While I do hope in the end to convert this kit to a WWII Army Fire Truck. This thread will basically be a S-B-S build of the new MiniArt kit right up to the point where you would build the load box. Which at that point I will depart from the standard build. (With a whole lot of 1940’s fire truck references thrown in along the way!
✮✮✮ And now for the the Chevy Campaign ✮✮✮
Picked up my copy of the new MiniArt kit just as soon as available from Brian at Scale Reproductions in Louisville, Kentucky. (Shameless unsolicited plug made here for the store for whom I am but a lowly satisfied customer.)
Been wanting to do an early Army “Crash Truck” Fire Engine for sometime now and rather than try to chop another Deuce down to a 4x4 I thought I would wait for this neat little offering to hit the market.
it wouldn’t be a MiniArt kit if you didn’t get a box crammed with lots and lots of little parts. Just looking at the MiniArt T-55 Mod 1970 in my stash is enough to give me nightmares at the high parts number count on it.
If I said the chassis was a labor of love I MIGHT be lying. It was more a personal challenge and a labor of angst.
Quote lifted from another thread:
"[Working on this kit right how - just a heads up here.
While the kit does have AMAZING detail . . . .
They don’t tell you on the box that they expect you to build up the front grill out PE etch with the help of several provided bending forms.
I really think they should have offered a molded plastic option as well. I would have reconsidered buying this kit had I known.
I will be substituting an AM laser cut version of the grill as I have several in my stash.
Also the leaf springs are so much to scale, so finely done, that you just might break them during assembly. The to-scale delicate quality is not necessarily a bad thing but you need to use an all new level of caution in this area throughout the construction AND display life of the model.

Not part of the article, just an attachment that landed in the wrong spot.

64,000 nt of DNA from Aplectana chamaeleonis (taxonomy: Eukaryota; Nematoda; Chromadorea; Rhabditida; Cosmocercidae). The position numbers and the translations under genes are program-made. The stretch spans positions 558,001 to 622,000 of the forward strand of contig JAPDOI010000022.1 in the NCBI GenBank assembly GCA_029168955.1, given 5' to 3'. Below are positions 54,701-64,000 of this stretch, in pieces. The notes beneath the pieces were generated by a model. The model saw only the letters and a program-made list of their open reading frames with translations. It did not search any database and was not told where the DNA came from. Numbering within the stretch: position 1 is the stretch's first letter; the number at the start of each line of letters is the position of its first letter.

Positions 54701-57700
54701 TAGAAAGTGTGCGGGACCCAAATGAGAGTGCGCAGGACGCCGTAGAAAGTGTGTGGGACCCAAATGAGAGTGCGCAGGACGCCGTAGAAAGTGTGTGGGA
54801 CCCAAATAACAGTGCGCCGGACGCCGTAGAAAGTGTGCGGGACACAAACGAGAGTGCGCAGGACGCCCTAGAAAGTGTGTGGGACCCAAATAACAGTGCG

And have you ever heard of a model that has individually applied “U” shaped, stirrup bolts that hold the axles to the springs??? And the front axle has three different length bolts so Brother you had better get it right!] End Quote.
It only took a few small blocks to extend the front frame to accomidate the water pump. The bumper is an inverted Tamiya Deuce winch bumper from my spares box. You will see a number of front bumper designs on these fire trucks but the winch bumper definitly was one of the possible options.
The rear fenders and running boards look fairly much to be the same as the ones MiniArt will offer on their panel truck and radio van. But no point in wasting a good kit on that. I think I can scratch build these???
Many in the past have heard me rail against the HobbyBoss mis-proportioned Deuce cab they introduced a few years back and continue to spit out to this day with every new variant they offer.
Well, so far, at this point the MiniArt cab appears to offer no such problems and is itself a “tour d’force” of the injection molding art! (NOT exaggerating here!)
The basic cab consists of 7 major moldings - not counting the doors or the dash. There is a COMPLETE inner cab AND a complete outer cab allowing for detail both inside and out, plus the finished 2 layer cab will now display the proper flanged edges around the door jambs and the window frames.
I suspect NOBODY in the model industry is going to beat this cab for beauty and accuracy anytime in the near future. But they WILL most certainly copy MiniArt’s technique for doing similar cabs on other future vehicles!
MiniArt REALLY out did themselves with their precision CAD work here and their very exact injection molding! WOW!
My construction kind of got ahead of my photography. Sorry